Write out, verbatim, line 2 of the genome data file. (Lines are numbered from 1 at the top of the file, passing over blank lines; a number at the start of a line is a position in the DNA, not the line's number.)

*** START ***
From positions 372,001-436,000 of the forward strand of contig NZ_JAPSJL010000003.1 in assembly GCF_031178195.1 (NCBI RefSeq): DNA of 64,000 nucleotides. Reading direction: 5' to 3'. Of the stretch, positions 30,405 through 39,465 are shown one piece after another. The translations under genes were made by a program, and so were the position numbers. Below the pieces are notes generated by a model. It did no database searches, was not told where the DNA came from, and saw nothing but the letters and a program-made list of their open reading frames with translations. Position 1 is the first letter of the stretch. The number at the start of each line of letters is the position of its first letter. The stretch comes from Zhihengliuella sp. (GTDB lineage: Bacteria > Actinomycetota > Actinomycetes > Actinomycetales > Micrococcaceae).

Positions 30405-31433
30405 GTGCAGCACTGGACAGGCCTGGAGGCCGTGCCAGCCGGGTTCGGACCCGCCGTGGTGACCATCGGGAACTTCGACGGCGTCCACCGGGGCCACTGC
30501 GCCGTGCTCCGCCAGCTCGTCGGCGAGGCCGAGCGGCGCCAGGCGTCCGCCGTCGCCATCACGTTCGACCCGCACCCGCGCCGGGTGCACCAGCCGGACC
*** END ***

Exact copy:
Positions 30405-31433